According to Jasper Johns, his iconic 1955 painting Flag came to him in a dream (a rather literal one) in which he saw himself painting an American flag. The next morning, he went out and bought the materials to do it. Like many great works of art, Flag is many things to many people. It is also deceptively straightforward—its disruptive power, in fact, lies both in its directness (Johns painted Flag at the height of abstract expressionism) and in the implications of his technique. Johns worked partly in encaustic, using hot wax and pigment layered over strips of newspaper and fabric. As art historian Isabelle Loring Wallace has written, encaustic was a largely abandoned technique, an anachronistic signature “most closely associated with a group of remarkable Egyptian funerary portraits. Affixed to the deceased’s mummy prior to burial, these highly realistic portraits from the second century were designed to preserve the image of the dead, just as Flag…preserved aspects of contemporary American painting at the very moment when Johns was laying to rest various aspects of this moribund tradition.”
So, too, were old notions of American symbology put to rest, not unlike how the narrative is once again being ripped apart and reassembled, with more sober truths replacing romantic mythologies. Predictably, there’s been some backlash against upending gilded notions of American exceptionalism. The flag has been a strange litmus for all this, a way to measure the rift—from President Trump’s hijacking the flag to make it a calling card for a vilely narrow (and dangerous) political vision, to more radical variations of the Stars and Stripes as a way to broadcast allegiances, whether they be to Black Lives Matter or to law enforcement (which many see as opposition to Black Lives Matter) or to the LGBTQIA community. There has even been a reclamation of Old Glory in a post-Trump context simply as a way to “take the flag back.”
The Biden administration has redrawn the arc of progress, the conversations about rectifying racial and economic inequity have evolved, but fundamental, systemic change is still a long way off. And regardless of what the administration’s vision is, the baseline for political dialogue is still fractured, and who knows what to expect when it comes to the “healing” that was on the agenda this past spring. In a way, as yet another July 4 comes and goes, our most venerated national symbol is more Rorschach than ever.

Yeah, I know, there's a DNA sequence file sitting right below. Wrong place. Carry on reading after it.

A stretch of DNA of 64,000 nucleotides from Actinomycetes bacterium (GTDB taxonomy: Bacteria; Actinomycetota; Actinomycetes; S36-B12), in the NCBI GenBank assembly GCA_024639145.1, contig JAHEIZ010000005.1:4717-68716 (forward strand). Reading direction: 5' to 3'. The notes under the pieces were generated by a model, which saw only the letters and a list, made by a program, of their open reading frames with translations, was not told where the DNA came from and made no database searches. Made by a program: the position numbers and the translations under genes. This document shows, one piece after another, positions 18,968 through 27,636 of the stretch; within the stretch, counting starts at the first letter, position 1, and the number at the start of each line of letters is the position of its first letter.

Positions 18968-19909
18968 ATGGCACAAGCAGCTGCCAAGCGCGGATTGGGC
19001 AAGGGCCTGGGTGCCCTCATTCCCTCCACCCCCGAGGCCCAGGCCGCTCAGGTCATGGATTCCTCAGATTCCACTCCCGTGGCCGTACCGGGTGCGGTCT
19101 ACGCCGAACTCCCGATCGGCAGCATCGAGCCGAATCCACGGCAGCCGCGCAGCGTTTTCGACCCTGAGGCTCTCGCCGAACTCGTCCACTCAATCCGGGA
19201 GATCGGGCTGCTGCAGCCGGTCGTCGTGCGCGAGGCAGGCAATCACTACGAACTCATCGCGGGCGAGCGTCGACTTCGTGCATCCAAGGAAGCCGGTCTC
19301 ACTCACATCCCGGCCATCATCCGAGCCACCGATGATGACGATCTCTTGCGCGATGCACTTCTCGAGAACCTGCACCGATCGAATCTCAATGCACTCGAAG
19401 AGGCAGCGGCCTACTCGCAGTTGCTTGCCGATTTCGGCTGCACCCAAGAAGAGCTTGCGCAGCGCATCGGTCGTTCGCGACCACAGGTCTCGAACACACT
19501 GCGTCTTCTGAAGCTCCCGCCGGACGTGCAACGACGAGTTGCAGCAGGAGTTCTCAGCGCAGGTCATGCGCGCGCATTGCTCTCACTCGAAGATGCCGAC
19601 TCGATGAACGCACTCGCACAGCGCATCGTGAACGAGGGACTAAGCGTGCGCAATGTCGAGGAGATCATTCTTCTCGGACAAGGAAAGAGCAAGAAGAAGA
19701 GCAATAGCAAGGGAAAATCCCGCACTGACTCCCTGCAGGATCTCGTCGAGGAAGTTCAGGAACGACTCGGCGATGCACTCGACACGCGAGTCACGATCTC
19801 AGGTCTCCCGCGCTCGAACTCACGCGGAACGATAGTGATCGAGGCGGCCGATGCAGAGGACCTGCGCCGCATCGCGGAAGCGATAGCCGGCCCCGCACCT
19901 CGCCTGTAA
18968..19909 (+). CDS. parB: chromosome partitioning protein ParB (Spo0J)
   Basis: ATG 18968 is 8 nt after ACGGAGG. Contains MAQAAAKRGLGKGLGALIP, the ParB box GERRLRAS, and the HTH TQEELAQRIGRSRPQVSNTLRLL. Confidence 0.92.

Johns went on to create some forty variations of Flag over the next several decades, some of which are presented in this issue in a portfolio that highlights a forthcoming exhibition shared between the Whitney and Philadelphia art museums. Complementing Johns’s work is text by poet Terrance Hayes, who has composed a script for a hypothetical, satirical audio tour, imagined in a time when the White House has been repurposed for a kind of pop-art show. Hayes composed the text quite a while ago, in 2020, for an exhibition that was postponed because of the coronavirus pandemic. Ironically, though the circumstances are considerably different, the concerns remain the same, which speaks to the kind of endurance that true social and political justice requires—a truth irrespective of whichever party holds the White House.
Johns’s various approaches to the flag exemplify his larger tactic, which is to take “things the mind already knows” and offer them up in ways that provoke new forms of attention, or even re-evaluation. This isn’t so far off from journalism’s aim—a certain kind of journalism, anyway—in which a familiar headline is peeled back to allow for a subtler, more nuanced understanding of the human experience to emerge in a way that challenges what readers thought they already knew.
But why this commitment to a single theme? For me, Johns’s consistency resonates with another portfolio in this issue by painter Elise Engler, of her daily visual diary of the morning’s headlines—nearly two thousand drawings between 2015 and 2021, a mandalic dedication to the American narrative during one of its most tumultuous chapters. In both artists, you can’t help but observe a certain devotion to seeing an idea through, the vision and the grind tangled together. This close to Independence Day, the American experiment itself comes to mind: that idea of a vision and its inevitable revision, again and again, grinding it out, reconciling the story we intended with the story of what is, and winding toward a story worthy of deeper consideration.